REASONS TO DOUBT THE KELVIN-RALL TRANSMISSION EQUATION
M. Robert Showalter (1320
words, including footnotes )
The Kelvin-Rall (K-R) neural conduction equations have been "proved"
mathematically, but reasons to doubt them have been accumulating. The "proof"
of K-R includes a common but unjustified assumption(1)
(2). The correct neural conduction equation
contains additional terms. I review empirical-theoretical reasons to doubt
The K-R equation is the standard electrical line conduction equation
stripped of terms in electromagnetic inductance. The RC line that
remains has conduction velocity that varies with the square root of (fourier
component) frequency. Action potential waveforms have widely distributed
fourier components. Under K-R there is no way to propagate the coherent
action potential waveforms observed, even with uniform channel populations
boosting the wave. The heterogeneous and lumpy channel distributions observed
by Zecevic(3) in axons showed conventional
action potentials. Action potential dissipation along the axon segments
with few channels, and dissipative reflections between low and high channel
density segments would be expected under K-R.
Large populations of neurons in the brain fire in synchrony. The coordinated
firing occurs over such long distances that the synchrony observed cannot
be due to conduction. Coordinated firing of neurons over (apparently impossibly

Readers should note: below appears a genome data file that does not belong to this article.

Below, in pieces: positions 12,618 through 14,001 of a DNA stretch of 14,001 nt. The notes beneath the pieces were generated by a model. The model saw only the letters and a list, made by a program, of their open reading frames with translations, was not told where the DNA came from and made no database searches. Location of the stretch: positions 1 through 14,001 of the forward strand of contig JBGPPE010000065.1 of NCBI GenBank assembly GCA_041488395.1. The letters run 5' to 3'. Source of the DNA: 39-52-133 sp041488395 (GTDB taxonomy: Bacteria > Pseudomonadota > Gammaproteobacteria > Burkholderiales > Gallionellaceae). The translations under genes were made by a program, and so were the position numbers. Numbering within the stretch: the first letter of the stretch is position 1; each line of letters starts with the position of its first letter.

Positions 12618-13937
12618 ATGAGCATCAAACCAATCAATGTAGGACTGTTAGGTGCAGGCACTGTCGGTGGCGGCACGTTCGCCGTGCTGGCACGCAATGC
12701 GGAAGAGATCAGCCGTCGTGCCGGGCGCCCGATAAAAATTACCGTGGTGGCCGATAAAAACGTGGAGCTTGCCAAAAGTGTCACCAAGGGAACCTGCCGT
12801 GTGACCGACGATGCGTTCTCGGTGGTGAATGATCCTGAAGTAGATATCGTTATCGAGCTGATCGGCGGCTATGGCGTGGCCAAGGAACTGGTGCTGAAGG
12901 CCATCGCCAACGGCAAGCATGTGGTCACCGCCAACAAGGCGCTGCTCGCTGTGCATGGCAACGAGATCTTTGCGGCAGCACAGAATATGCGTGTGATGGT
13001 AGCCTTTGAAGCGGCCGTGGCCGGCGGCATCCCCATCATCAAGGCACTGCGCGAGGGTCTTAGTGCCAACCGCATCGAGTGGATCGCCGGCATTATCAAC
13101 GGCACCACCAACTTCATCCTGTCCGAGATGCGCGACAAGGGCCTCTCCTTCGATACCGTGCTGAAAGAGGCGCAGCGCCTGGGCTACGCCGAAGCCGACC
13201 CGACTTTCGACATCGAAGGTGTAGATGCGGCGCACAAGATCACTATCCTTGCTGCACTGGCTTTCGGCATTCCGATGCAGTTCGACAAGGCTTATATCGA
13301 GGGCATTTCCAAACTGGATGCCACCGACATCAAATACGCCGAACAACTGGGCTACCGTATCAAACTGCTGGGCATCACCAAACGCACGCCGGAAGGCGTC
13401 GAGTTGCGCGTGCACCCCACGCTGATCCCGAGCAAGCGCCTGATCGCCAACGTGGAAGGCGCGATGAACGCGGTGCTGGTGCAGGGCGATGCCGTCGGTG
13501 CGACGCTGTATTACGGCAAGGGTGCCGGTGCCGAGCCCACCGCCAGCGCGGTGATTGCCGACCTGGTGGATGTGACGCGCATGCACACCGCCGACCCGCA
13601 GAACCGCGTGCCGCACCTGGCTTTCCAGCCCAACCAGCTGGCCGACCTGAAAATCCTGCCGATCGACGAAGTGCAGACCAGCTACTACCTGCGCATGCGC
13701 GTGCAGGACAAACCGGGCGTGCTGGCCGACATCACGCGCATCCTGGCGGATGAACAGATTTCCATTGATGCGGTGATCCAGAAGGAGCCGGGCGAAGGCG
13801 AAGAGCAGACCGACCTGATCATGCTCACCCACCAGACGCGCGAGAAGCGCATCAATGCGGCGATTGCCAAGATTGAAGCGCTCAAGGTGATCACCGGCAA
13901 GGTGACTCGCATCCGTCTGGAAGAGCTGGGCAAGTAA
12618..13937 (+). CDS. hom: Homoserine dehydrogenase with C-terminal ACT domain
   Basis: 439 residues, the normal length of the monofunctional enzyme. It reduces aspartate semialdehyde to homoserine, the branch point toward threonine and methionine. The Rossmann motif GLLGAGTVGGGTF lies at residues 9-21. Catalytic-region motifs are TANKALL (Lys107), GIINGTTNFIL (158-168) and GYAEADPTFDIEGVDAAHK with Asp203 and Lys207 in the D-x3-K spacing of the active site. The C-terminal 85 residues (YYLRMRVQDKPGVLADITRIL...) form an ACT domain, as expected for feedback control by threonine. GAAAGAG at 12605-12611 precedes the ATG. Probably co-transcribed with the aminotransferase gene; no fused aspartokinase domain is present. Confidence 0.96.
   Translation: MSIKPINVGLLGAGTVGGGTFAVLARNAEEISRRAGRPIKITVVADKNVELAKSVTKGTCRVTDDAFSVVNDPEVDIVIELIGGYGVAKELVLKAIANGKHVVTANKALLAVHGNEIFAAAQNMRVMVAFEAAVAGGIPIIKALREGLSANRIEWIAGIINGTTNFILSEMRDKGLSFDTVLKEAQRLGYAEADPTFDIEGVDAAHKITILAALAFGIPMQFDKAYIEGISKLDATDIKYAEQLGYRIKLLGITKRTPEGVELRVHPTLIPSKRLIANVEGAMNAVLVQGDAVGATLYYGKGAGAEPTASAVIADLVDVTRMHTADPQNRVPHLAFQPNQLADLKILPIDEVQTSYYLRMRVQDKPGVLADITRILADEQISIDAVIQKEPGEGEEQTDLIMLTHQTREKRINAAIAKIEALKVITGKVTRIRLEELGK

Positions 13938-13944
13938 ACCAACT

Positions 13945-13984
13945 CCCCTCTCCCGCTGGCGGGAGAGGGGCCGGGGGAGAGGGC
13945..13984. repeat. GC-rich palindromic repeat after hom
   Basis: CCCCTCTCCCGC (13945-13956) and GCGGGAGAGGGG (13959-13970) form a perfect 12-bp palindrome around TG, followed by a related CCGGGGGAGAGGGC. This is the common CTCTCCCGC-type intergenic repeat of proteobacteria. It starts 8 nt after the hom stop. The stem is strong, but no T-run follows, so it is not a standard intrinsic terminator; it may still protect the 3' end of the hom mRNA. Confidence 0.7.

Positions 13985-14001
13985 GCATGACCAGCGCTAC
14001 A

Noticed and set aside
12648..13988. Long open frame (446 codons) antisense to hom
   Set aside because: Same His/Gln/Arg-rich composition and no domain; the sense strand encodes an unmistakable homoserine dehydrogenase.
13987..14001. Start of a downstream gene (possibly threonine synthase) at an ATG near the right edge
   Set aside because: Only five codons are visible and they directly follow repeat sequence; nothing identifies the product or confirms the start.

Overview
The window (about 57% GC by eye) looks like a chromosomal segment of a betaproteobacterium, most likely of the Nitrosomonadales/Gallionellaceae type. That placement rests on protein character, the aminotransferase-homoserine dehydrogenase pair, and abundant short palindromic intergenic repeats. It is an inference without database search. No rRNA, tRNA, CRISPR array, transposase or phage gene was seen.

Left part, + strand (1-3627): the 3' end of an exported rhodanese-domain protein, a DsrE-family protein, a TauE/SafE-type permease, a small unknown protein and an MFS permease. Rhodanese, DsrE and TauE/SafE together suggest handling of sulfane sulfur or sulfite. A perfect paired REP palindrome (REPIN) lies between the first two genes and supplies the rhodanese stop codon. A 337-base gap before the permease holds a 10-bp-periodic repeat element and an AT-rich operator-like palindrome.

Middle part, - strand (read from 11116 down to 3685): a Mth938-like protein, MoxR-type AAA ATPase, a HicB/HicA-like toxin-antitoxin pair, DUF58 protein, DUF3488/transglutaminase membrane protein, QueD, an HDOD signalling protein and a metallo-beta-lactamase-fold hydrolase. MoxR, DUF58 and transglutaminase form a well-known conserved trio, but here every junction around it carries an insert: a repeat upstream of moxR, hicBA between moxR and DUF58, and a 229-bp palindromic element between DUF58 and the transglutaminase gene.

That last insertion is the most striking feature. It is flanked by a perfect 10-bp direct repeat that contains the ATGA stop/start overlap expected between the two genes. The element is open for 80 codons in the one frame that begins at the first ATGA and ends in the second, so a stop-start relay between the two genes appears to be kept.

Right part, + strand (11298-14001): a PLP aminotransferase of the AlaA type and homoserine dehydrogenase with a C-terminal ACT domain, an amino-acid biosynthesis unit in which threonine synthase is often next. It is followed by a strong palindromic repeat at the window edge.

large) distances seems to be associated with logically coordinated function(4)
(5) (6) of
the neurons involved. Oscillation patterns shift as logic shifts. The epileptic
diseases involve especially intense, uncontrolled, rapidly varying synchronies.
The diverse and rapidly changing synchronies observed seem beyond the capacity
of conductive networks that have been proposed(7)
under the most ideal theoretical circumstances that might be proposed for
an ideal "brain". But anatomy and physiology are not ideal in
this sense. By the logic of K-R, information flows only move through
connected axons and dendrites. These connected lines have a wide range
of conduction speeds, usually below 1 meter/second, and the lines trace
various, more or less convoluted paths. Different paths have different
numbers of synapses with different synaptic lags. Such a system seems designed
to produce dispersion, not the synchrony that is observed.
K-R also predicts that individual neurons are slow. From resistance
measurements, K-R predicts (1/e) time constants of 20-100 msec or
more for retinal, olfactory, and other cells(8)
(9). These predicted time constants are
far too long to match behavior. 1 millisecond time constants are about
the fastest the K-R model will generate for any single cell. However,
people discriminate sounds less than .020 msec apart. Bats discriminate
sound waves less than .0005 millisecond apart(10).
By the logic of K-R, all the perceptual and logical performances that people and animals accomplish must be controlled by information flows moving through connected axons and dendrites only. For complicated tasks, this can be implausibly slow. Moreover, if the brain is such a connection constrained system, it is subject to the combinatorial limitations that have been intractable for the much smaller "neural networks" modelled on (much faster cycle time) computers.
K-R is particularly dissonant with our knowledge of brain's ability
to handle information in temporal and frequency form. Electrical oscillations
in brain are significant, and can carry information(11).
People are so adapted to high information content oscillatory signals that
we remember and can generate words and popular songs. No way has been suggested
under K-R to send, receive or encode such detailed oscillatory information.
Advances in visualization and measurement(12)
in the last few years have greatly increased our knowledge of neurons.